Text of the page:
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  • Writer's pictureNEMM

Volunteers to launch river boat trips after taking delivery of new boat

Volunteers from the Melton & Oakham Waterways Society (MOWS) have taken delivery of their first trip boat which will soon be operating regular cruises around the Melton Ring and along the local rivers.


It is the first narrowboat on the Eye or Wreake in more than 20 years.


With room for 12 passengers, the 30ft boat is designed for operating sightseeing trips with roll-up side windows making it ideal for the summer months.


A sight the volunteers will be proud of. Delivery of their new boat thanks to a generous member. Photo: Suppled.


The boat has previously operated from a marina at Burton on Trent operating cruises along the Trent & Mersey Canal. When it became available, MOWS was able to purchase it thanks to an interest-free loan on very generous terms from a long time supporter of the Society.


The boat was lowered into the water at Eye Kettleby on Thursday and then sailed to the MOWS river maintenance compound opposite Egerton Park.


Final details of its operating base are now being discussed and will be announced in due course.


Before the boat can enter service a provide a unique view of Melton from the water, there will be some dredging work on shallow stretches of the Melton Ring and also some overhanging branches to be cut back.


The first narrowboat to touch the water in 20 years is delivered near Sysonby. Photo: Supplied


It is hoped that the coming months will see, not only the trip boat becoming a familiar site in Melton, but also rowing boats. MOWS now has 7 rowing boats which will be hired out from the same base as the trip boat.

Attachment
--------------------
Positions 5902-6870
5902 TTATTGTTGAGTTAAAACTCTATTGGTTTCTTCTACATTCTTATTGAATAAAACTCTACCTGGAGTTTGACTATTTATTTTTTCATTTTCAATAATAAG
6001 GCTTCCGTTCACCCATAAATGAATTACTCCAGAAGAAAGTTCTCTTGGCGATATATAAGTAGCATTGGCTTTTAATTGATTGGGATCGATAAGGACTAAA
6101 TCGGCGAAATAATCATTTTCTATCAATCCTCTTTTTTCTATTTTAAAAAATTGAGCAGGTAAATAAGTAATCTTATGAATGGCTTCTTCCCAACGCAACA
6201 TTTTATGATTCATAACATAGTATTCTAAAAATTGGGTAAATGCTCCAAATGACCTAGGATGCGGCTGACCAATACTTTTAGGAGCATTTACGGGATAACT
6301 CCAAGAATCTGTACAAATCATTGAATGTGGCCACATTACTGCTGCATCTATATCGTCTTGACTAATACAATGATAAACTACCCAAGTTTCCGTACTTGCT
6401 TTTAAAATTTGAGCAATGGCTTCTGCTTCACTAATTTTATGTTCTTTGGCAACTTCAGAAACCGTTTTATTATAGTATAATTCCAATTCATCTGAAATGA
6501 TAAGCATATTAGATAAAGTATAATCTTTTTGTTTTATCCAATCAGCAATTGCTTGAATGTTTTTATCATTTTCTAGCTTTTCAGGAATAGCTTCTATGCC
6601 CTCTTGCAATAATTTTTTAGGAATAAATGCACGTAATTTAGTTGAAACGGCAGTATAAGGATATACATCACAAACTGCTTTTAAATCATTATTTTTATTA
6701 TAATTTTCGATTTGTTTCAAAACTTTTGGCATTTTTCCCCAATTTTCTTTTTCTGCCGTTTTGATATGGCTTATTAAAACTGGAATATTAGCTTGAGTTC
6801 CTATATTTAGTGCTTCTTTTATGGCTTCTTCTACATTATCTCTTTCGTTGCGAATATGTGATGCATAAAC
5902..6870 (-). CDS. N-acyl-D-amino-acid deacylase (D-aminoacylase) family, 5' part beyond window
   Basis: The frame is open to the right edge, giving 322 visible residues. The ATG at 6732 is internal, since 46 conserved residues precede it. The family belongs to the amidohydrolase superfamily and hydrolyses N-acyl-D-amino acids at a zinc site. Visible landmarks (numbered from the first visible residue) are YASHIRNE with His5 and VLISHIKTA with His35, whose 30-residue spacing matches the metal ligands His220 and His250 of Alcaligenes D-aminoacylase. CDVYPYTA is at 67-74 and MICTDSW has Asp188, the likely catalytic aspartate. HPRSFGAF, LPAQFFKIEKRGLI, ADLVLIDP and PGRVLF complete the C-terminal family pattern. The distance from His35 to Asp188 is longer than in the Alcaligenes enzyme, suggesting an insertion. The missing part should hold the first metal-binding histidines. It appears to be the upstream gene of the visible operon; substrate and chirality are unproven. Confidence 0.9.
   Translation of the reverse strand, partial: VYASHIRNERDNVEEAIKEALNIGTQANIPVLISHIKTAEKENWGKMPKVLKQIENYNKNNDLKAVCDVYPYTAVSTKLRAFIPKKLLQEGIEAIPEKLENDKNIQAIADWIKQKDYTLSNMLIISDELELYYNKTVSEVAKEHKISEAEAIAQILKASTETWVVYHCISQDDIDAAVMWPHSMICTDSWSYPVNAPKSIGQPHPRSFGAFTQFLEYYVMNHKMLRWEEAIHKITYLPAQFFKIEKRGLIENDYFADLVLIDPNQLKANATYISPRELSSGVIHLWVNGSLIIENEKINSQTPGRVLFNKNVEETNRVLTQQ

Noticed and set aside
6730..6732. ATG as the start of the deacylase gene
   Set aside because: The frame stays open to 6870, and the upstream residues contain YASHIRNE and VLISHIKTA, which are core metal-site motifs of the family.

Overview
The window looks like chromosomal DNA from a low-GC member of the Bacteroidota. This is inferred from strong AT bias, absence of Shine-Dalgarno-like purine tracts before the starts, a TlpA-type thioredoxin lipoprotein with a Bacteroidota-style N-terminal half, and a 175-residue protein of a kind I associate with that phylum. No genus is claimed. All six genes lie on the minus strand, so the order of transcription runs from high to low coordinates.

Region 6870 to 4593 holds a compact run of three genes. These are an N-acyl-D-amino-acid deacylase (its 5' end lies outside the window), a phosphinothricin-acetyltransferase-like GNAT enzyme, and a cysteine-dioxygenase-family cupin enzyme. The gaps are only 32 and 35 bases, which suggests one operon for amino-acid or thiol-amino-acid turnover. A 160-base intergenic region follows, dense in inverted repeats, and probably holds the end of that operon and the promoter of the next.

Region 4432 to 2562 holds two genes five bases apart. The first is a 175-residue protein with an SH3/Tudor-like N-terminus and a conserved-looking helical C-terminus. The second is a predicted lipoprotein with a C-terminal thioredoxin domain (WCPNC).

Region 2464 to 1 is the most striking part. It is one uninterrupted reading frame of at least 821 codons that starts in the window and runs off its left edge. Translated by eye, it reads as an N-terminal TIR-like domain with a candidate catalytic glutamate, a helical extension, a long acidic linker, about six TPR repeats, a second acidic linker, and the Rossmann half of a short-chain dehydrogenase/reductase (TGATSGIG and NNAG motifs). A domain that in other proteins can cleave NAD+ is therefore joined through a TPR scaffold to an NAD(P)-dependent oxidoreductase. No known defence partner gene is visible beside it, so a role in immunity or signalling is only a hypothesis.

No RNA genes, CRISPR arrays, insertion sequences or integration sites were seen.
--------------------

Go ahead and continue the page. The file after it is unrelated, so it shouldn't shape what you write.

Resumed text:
The introduction of the boats is part of the society's efforts to enable more people to appreciate the local rivers which they believe is an under-appreciated attraction. They also have the potential to attract more visitors to the town.


The boat cruises on its first voyage towards its temporary base. Photo: MOWS


Operating from 1797 to 1877, the Melton Mowbray Navigation followed the course of the Rivers Wreake and Eye from the River Soar near Syston to a cargo basin where the Melton Council office now stand.


The basin was also the start of the 16-mile Oakham canal. The Boat Inn was then a quayside pub.


Horse-drawn barges would bring Derbyshire coal into a basin and agricultural produce, wood and manure would be taken in the opposite direction for export to the rest of the country.


During their voyage, the barges would pass through 12 locks, which controlled the flow of water, and 10 still exist today.


Melton & Oakham Waterways Society is a charity formed in 1997 with the aim of restoring the Navigation so that vessels can once again sail into the heart of Melton Mowbray.


More details on the river tours will be announced shortly.

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